I dropped in the Greasegun bolt with NO modification to the Spitfire. Other than removing the Spitfire bolt and a tube they call the Front Bolt Stop. It stops the bolt from bashing in the face of the chamber. It is very "Thompson" like it that manner, that being the long neck of the bolt. The Greasegun bolt face is like a mirror image of the chamber face. No stop needed two flat surfaces. The Spitfire has two notches where it can catch the sear, one at the center of the bolt the other in the shoulder of the bolt. The instructions say to cock the bolt to the second notch "shoulder." This brings the bolt back to its furthest point and strongest spring tension. With strong springs the first position will fire a round but sometimes it will not strip a round off a full mag. The Greasegun engages the sear at the first position so there is some concern as to it stripping a round from a full mag. It has done this with a couple of my mags. So I have those marked and do not load them completely.
I guess should address spring strength and length soon!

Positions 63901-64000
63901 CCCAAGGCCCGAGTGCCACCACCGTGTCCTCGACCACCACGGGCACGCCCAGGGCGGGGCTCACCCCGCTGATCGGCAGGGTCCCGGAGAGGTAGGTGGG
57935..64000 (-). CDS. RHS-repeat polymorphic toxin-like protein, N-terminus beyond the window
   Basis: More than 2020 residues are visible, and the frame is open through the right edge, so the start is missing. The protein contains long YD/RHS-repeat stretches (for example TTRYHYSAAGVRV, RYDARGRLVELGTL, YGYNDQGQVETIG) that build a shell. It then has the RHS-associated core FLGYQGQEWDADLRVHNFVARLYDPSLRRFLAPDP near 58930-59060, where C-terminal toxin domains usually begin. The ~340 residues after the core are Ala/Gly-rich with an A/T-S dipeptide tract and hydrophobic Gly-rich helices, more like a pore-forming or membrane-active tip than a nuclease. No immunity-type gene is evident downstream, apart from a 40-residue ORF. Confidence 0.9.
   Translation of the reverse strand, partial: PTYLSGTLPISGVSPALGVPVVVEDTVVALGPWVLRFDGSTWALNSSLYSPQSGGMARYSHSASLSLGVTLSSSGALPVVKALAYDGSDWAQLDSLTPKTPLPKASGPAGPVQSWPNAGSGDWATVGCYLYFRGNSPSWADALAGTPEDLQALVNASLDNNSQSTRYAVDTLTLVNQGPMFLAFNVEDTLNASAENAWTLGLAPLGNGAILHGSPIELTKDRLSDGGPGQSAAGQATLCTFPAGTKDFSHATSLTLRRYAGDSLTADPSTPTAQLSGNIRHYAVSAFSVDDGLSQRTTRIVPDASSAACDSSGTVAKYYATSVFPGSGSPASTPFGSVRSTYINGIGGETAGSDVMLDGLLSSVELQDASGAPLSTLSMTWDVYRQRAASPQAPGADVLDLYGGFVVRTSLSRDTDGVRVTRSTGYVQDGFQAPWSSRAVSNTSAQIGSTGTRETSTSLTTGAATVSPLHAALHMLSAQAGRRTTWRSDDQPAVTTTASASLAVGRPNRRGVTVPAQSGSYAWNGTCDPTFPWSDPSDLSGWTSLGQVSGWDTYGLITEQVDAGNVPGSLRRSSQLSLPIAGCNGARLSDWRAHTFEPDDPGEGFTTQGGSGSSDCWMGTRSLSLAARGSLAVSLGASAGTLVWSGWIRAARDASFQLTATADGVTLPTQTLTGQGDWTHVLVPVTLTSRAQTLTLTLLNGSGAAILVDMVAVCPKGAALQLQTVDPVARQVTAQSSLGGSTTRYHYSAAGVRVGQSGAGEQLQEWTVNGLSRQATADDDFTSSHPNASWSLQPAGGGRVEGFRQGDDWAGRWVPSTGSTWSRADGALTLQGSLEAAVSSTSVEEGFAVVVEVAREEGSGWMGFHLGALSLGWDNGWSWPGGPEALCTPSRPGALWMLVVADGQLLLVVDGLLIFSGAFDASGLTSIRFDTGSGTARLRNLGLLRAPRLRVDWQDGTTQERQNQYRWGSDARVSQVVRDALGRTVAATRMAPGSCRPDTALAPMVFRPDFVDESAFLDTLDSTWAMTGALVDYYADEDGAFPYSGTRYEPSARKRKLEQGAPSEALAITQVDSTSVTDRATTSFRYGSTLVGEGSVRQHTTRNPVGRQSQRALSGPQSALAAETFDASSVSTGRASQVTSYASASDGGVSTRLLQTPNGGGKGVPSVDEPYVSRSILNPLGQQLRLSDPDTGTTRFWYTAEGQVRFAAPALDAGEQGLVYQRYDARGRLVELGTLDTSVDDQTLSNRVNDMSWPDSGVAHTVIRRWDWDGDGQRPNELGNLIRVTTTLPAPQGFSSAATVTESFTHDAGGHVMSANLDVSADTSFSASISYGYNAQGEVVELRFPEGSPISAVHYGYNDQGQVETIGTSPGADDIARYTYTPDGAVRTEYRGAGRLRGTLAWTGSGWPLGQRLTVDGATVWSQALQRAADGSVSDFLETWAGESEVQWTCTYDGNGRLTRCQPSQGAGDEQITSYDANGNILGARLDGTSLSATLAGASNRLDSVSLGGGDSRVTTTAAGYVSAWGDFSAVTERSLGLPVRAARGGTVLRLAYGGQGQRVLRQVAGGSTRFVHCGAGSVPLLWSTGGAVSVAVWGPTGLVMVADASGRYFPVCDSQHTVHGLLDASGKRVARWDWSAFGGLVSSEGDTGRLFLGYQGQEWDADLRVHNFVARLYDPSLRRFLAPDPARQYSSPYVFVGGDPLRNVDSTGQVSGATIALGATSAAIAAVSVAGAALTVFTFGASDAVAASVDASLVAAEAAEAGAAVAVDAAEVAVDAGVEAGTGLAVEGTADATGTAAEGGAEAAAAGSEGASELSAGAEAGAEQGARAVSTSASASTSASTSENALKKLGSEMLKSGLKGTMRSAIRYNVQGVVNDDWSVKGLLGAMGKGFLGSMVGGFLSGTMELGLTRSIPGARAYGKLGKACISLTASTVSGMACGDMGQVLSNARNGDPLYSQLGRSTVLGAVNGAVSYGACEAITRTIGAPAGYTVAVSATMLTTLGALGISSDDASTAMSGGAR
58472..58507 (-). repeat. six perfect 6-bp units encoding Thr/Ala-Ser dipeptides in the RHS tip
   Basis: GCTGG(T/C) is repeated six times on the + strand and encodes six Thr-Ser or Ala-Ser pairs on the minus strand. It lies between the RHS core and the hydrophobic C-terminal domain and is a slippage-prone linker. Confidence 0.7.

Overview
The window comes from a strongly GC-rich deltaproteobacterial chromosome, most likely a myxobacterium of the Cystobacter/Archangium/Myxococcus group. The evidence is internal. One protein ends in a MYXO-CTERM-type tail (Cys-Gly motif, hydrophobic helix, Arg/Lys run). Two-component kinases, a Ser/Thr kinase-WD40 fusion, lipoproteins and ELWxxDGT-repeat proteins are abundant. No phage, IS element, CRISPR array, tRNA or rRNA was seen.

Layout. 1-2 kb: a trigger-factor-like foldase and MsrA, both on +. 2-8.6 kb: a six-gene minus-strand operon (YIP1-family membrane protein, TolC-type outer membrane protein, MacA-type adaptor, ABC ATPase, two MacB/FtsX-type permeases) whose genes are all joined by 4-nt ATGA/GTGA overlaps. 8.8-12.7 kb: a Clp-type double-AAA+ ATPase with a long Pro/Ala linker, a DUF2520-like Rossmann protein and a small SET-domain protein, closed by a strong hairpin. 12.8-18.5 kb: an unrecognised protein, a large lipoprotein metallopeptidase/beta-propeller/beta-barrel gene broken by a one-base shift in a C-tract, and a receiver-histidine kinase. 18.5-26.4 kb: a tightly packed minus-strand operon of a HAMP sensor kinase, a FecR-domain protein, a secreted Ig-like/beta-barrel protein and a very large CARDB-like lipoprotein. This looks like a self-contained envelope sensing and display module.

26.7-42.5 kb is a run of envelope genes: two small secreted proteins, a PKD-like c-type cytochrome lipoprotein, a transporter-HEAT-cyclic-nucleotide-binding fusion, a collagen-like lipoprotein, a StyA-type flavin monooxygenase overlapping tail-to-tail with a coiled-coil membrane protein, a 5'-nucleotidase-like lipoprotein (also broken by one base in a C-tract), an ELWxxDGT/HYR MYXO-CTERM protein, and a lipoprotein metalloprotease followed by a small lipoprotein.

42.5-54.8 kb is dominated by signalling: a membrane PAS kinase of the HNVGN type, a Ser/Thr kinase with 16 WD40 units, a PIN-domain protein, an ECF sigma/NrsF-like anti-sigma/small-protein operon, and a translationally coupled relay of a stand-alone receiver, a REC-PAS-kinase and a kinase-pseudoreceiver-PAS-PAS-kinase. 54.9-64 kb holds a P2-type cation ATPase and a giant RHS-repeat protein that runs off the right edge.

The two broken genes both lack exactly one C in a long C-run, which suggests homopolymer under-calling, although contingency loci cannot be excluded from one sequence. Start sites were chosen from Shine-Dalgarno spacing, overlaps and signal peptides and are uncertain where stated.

The allen head screws are a factory. Mounted at the 2, 10 and 6 o'clock positions. They also use them to mount the butt stock and hold in the rear plate.
Actually advertised as 16 & 1/2 inch barrel FOR LONG RANGE ACCURACY!
Along with: " LIFETIME GUARANTEE" Not Bad for $119.95 I think the first to offer this! Or did Sears beat them to it!
Shooting in competition I like the slower rate of fire, to allow single shots when needed. Firing .45 in Full Auto mode is difficult enough to get a double or a triple tap on target at the 600 RPM that it does now. Guess I need to work on my triceps. A higher rate would only cost me more money in bullets. Any way it still makes heads turn at the indoor range when I load a 30 round mag and dump it in 3 seconds. Usually the whole range stops and you see heads pop out and in and back out of the booths like prairie dogs. Then they wander over to see what did that. One time I did that and a guy goes into to the Range counter and told the guy to call the cops, Because he thought machineguns were illegal. I have been shooting there for years and Since they rented subguns to shoot they set him straight. It is also fun to do it when the are law enforcement there. Another time (LOL) two DEA agents were practicing their pistol shooting, when I let loose. Only one guy came over to have a look and the other guy stayed back till he got the "nod" ok.
The Spitfire designer William Ordner ( patent number 3246566 ) sure did take a few liberties with the Greasegun! I'd like to thank him for that!
Sorry I have a hard time using yes and no answers when it comes to the Spitfire.
Edited by spitfiresubgun, 28 April 2005 - 04:54 PM.